As I reflect upon it, I mean that I was to respect everyone: Neighbors, teachers, policemen, school crossing guards, etc. It was “Yes, sir,” or “No, sir.” I learned very early on to have, as dictionary.com defines it, “polite or kind regard; consideration: respect for people’s feelings.”
I also learned many years ago that civil discourse is intended to enhance understanding. A conversation differs markedly from an interrogation.
In my “post military” employment, I learned that civil discourse had only a small space with most people of power who primarily decided that this type of discourse was only required when dealing with one’s superiors.
I expect that you all will agree with the following: Children observe and model the behaviors from what they see on television.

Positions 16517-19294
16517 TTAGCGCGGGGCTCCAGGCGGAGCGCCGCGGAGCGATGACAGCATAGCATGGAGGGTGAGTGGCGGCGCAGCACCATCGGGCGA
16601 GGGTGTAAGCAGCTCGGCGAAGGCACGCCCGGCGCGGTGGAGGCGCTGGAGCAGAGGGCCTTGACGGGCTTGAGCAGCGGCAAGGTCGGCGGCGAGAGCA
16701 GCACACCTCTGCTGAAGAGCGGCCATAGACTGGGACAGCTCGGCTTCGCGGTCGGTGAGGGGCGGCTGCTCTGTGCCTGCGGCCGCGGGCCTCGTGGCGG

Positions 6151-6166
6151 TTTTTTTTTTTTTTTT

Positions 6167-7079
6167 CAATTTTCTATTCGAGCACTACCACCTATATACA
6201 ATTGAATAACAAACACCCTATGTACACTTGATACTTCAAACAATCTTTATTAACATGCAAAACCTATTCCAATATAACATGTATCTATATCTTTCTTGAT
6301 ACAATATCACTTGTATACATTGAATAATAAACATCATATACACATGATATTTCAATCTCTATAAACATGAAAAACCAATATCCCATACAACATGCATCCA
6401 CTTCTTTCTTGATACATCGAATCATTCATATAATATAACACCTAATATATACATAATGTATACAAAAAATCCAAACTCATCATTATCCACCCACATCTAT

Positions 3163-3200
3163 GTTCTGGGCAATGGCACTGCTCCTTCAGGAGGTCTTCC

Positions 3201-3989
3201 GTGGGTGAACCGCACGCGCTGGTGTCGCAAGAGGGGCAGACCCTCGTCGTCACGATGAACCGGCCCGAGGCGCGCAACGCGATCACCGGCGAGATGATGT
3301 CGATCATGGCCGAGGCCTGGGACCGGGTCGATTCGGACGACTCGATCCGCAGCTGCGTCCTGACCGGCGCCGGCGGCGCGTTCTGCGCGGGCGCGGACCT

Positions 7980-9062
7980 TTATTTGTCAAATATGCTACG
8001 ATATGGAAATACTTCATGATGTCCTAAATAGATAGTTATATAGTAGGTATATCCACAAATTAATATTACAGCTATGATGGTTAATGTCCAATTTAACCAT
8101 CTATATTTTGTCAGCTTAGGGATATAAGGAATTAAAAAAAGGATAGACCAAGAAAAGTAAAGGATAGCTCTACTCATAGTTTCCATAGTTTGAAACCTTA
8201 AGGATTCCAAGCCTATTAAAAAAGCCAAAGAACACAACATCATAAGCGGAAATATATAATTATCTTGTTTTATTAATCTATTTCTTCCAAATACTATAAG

I can only speculate on the number of “children” that watched FOX and observed the O’Reilly interview. Is it unreasonable to assume that many of them would have “picked up” on O’Reilly’s disrespect of the President?
Would any of you like to show your children of grandchildren the O’Reilly interview as a lesson for them as to how to deal with an authority figure?
I think not!
It was a long time ago that I had occasion to admonish one of our overseas managers for being verbally abusive to her staff. She justified her behavior by saying that she was only doing what her superiors had done to her.
I believe that respect and physical or verbal abuse is a “learned behavior,” as is “civil discourse.”
Respect and civil discourse is better.